If ActiveWorkbook.Sheets(i).Visible Then
            lReturn = i
            Exit For
        End If
    Next i
   
    LastVisibleSheetIndex = lReturn
   
End Function

Public Function NextVisibleSheetIndex(bDown As Boolean) As Long
   
    Dim lReturn As Long
    Dim i As Long
   
    If bDown Then
        For i = ActiveSheet.Index + 1 To ActiveWorkbook.Sheets.Count
            If ActiveWorkbook.Sheets(i).Visible Then
                lReturn = i
                Exit For
            End If
        Next i
    Else
        For i = ActiveSheet.Index - 1 To 1 Step -1
            If ActiveWorkbook.Sheets(i).Visible Then
                lReturn = i
                Exit For
            End If
        Next i
    End If
   
    NextVisibleSheetIndex = lReturn
   
End Function

10 Comments

  1. Jeff Weir says:

    I don’t care how imprecise you are, you can certainly hit an infinitely wide barn.

    Not necessarily true: If I’m facing away from it, I hit an infinitely wide space. Granted, I would likely have been drinking, and really shouldn’t be handling firearms.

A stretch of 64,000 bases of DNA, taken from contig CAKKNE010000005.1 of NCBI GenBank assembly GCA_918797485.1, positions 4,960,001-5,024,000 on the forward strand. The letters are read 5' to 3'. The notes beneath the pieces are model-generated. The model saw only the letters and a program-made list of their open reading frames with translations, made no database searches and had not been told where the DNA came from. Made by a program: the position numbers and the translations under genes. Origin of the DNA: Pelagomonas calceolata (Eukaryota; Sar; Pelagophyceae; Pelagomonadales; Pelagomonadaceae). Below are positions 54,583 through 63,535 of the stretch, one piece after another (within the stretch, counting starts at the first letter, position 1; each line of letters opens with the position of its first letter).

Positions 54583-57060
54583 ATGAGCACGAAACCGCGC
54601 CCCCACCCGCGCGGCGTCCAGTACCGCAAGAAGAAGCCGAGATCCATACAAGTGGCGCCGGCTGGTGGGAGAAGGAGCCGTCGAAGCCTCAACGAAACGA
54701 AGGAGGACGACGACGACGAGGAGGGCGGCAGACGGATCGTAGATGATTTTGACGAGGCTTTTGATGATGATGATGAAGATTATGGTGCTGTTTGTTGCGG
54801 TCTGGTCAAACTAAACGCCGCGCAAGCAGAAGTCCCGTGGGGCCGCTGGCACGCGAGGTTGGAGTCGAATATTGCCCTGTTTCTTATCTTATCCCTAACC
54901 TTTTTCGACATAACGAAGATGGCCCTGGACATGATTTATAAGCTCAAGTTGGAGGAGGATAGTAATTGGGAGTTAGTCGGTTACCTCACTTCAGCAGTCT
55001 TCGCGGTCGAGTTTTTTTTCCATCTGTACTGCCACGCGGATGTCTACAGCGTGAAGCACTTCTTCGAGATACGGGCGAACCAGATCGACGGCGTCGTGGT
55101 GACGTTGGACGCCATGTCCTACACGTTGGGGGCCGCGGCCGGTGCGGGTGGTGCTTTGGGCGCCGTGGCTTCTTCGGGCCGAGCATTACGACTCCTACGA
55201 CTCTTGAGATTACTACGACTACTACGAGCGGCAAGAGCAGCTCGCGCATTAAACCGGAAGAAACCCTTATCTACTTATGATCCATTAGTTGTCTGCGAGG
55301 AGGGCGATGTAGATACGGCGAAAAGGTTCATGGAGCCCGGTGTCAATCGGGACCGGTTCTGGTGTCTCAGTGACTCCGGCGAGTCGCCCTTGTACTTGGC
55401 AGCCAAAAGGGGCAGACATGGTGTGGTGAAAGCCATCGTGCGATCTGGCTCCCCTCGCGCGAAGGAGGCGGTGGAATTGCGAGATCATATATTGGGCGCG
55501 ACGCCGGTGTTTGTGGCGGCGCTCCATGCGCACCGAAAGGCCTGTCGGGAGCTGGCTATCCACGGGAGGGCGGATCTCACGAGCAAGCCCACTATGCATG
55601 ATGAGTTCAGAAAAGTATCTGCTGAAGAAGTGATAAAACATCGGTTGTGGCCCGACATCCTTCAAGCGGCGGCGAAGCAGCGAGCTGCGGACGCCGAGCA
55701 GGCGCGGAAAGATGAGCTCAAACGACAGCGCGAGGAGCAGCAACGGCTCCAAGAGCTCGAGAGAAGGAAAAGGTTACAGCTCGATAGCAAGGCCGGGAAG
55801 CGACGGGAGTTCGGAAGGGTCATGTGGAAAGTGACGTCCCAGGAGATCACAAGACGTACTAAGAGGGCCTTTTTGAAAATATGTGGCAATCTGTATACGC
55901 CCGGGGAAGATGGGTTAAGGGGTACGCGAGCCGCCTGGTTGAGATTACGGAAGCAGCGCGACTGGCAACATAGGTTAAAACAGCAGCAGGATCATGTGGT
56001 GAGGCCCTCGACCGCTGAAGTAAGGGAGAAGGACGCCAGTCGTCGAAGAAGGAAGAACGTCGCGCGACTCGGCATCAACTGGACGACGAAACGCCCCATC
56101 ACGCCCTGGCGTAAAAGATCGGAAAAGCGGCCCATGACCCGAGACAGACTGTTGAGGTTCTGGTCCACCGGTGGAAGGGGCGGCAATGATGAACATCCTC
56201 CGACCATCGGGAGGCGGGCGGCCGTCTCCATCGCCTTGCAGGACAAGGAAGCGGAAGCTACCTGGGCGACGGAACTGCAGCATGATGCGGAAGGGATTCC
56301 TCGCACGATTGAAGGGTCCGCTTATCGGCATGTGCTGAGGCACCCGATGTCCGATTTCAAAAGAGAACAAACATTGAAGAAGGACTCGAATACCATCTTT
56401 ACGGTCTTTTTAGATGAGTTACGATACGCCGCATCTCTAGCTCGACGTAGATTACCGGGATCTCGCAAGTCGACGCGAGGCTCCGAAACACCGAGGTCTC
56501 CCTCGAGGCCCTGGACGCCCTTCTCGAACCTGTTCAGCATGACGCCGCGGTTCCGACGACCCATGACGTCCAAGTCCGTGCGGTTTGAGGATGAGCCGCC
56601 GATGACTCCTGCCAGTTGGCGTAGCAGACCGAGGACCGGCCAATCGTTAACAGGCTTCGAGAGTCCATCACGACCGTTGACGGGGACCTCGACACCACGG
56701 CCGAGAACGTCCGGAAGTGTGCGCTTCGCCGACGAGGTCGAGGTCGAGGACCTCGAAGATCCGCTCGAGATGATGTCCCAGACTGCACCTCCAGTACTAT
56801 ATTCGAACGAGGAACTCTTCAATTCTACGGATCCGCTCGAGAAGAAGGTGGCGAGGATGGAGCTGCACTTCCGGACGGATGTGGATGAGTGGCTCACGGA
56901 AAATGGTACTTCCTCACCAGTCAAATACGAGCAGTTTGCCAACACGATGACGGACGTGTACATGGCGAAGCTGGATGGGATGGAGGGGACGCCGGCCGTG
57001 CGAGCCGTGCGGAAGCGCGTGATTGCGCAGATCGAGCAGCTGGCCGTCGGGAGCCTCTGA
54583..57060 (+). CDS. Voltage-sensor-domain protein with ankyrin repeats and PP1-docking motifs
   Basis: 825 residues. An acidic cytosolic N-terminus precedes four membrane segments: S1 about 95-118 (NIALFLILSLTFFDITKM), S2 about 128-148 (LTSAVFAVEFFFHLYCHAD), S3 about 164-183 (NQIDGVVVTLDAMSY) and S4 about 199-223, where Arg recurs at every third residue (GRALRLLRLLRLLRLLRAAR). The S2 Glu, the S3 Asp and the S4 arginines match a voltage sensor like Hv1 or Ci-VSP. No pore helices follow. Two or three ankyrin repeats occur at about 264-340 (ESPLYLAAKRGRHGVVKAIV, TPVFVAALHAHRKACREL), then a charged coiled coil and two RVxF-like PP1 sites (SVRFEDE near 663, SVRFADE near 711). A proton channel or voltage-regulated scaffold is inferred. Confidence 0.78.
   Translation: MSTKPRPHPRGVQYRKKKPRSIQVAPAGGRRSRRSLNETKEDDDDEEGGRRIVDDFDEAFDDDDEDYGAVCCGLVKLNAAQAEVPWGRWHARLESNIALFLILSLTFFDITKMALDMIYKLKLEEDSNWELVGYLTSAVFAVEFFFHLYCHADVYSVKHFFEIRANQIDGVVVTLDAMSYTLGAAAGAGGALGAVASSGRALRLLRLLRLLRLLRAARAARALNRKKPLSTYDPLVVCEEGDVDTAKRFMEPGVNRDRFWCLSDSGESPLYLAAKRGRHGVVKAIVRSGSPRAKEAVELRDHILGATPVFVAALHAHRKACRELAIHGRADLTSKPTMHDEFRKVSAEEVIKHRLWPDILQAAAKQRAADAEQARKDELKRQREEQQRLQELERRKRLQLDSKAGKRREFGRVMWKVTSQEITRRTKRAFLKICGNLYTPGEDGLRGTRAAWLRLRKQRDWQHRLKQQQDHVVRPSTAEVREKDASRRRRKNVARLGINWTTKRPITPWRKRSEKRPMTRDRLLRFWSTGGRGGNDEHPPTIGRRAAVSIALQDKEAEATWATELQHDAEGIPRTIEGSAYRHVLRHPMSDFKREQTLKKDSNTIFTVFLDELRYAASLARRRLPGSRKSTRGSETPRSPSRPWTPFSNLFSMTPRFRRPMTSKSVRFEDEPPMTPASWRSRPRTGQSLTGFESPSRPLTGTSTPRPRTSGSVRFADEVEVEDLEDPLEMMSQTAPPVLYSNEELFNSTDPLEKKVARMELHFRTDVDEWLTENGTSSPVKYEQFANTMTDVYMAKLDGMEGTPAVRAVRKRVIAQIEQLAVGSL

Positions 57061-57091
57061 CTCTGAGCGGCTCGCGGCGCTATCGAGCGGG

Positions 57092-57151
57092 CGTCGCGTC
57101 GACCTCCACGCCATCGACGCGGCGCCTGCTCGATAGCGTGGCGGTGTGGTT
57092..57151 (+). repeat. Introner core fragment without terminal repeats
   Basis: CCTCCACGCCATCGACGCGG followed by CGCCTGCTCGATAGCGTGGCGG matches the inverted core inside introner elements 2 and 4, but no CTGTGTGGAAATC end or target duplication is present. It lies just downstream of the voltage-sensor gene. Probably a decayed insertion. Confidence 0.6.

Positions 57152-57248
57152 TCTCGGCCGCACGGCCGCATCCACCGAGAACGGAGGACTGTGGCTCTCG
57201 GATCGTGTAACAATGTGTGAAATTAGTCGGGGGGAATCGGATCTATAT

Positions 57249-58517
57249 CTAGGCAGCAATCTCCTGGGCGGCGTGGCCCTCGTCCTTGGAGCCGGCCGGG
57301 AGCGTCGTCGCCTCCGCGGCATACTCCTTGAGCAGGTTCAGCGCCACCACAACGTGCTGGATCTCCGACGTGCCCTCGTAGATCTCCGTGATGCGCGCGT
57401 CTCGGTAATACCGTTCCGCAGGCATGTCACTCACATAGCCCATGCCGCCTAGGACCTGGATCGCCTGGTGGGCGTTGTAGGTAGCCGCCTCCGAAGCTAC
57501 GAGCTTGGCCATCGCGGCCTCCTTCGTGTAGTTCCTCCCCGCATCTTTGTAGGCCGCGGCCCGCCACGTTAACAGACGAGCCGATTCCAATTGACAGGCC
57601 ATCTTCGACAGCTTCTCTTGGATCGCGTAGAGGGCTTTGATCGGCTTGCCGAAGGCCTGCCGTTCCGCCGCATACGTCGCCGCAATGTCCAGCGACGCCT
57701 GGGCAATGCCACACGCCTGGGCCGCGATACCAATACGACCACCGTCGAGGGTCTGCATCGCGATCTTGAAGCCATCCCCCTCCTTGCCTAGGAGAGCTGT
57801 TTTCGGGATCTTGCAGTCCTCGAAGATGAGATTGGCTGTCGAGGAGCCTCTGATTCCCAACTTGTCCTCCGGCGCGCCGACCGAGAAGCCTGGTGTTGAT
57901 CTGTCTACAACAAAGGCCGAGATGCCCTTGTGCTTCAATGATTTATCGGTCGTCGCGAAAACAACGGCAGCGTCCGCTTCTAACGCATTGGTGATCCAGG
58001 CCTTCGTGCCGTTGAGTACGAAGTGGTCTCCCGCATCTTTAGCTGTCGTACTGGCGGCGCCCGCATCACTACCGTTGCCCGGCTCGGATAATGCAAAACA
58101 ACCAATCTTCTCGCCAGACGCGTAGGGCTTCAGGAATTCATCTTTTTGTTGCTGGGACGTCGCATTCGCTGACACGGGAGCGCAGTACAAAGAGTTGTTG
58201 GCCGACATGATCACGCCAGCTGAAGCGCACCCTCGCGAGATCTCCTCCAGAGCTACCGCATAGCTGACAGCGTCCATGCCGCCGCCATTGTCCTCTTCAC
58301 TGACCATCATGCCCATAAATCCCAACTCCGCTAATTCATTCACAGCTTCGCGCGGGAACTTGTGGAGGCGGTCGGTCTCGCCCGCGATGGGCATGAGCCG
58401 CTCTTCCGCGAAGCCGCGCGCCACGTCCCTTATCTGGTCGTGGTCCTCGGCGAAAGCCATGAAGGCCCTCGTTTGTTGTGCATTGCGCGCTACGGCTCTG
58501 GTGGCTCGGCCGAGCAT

I had assumed that the little triangles in the bottom left were for navigating through sheets i.e. the one that looks like this |< would take you to the first sheet and the one that looked like this >| would take you to the last. But then I clicked on it and it appeared to do nothing. So I fired up the macro recorder and clicked on it, and got this:

    ActiveWindow.ScrollWorkbookTabs Position:=xlLast

    …which Google tells me “scrolls through the workbook tabs to the last sheet in the workbook.”

    Not on my machine it doesn’t.

  2. Dick Kusleika says:

    It scrolls in that it makes them visible, it just doesn’t activate them as it scrolls

  3. Jeff Weir says:

    Ah yes of course…was trying it in a workbook with just 3 sheets. I don’t need an infinitely wide barn, because I have an irresistible foot.

    I’ve managed to condense your code down to two routines. Note the different Application.OnKey notations in the code comments.

    Option Explicit

    Private msnLastWrap As Single
    Private Const msnWRAPBUFFER As Single = 0.25